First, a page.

There are many reasons why Cuba is a destination spot for photographers.
The friendly and beautiful people. The tropical vistas and beaches. The frozen in time architecture. But for some, the single most distinguishing reason is the chance to see classic Cuban automobiles.
Leftovers from the American heyday, the solidly built Detroit machines survived the ravages of time, embargo and economic hardship. With remarkable human ingenuity, Cuban mechanics kept them running, repairing and rebuilding with parts salvaged from other vehicles or improvised with materials on hand.
One morning, while I was exploring the village near my hotel, I spotted this green Chevrolet in a beach side parking lot. I walked around the vehicle several times, inspecting it inside and out, taking multiple shots from different angles. I half expected the owner to show up and confront me. He never did.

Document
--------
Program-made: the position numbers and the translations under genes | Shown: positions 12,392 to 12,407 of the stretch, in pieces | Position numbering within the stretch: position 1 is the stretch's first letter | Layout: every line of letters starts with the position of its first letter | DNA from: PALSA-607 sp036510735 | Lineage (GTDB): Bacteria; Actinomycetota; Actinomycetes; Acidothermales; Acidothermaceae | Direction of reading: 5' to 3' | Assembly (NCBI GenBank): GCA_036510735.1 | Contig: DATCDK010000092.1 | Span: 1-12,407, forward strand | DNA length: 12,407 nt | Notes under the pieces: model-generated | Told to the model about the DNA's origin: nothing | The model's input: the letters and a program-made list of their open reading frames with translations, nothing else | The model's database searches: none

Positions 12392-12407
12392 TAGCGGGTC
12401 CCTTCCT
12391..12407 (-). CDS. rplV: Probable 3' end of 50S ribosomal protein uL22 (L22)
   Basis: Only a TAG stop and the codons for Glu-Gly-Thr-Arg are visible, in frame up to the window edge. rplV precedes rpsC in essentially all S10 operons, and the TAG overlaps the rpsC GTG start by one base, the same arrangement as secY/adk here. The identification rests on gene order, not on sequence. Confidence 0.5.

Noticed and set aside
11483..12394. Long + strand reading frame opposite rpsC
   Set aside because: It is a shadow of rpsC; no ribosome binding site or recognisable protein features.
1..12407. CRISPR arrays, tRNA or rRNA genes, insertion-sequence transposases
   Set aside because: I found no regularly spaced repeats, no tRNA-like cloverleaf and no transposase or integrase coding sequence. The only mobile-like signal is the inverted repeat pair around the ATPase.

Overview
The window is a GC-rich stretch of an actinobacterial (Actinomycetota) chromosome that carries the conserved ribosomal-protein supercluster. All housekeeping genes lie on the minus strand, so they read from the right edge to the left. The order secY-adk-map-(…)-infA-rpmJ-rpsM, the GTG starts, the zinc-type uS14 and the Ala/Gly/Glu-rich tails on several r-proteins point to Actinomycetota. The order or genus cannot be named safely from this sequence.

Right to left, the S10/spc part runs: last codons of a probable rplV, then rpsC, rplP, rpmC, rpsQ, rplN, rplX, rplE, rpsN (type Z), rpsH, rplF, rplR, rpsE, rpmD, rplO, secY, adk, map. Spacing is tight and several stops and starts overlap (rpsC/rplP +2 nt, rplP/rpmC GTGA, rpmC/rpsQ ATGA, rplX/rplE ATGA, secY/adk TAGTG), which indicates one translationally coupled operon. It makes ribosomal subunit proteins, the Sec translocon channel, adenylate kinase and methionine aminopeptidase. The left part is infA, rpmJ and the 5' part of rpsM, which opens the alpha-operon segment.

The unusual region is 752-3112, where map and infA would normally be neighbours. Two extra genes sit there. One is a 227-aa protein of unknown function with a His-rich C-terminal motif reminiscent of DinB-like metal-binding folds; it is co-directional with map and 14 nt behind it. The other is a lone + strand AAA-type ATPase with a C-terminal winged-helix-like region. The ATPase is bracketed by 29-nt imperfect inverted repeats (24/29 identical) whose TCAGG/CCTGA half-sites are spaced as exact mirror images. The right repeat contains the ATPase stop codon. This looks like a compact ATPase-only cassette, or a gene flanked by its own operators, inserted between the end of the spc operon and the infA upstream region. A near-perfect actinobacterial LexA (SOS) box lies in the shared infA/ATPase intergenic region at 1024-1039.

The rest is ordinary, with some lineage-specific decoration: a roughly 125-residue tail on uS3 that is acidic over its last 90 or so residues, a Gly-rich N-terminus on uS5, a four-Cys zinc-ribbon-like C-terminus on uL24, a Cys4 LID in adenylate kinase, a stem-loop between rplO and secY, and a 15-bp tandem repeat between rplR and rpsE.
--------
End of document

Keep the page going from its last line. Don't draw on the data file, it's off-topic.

One thing that puzzled me about this car, was the large branch sticking out of the rear bumper. Try as I might, I couldn’t imagine what it was for. Since no one was around to clarify, I let it go as “one those things.”
Two days later, the mystery solved itself when I saw the same car in town. It was parked on the side of a market street and the owner was selling garlic. The branch in the rear? A handy display for the long braids of garlic.
True to form, the garlic-seller and proud Chevy owner was happy to give me a smile for this photo.
Today’s post is brought to you by Cee’s Fun Foto Challenge: CARS and TRUCKS
Santiago de Cuba, Cuba. 2018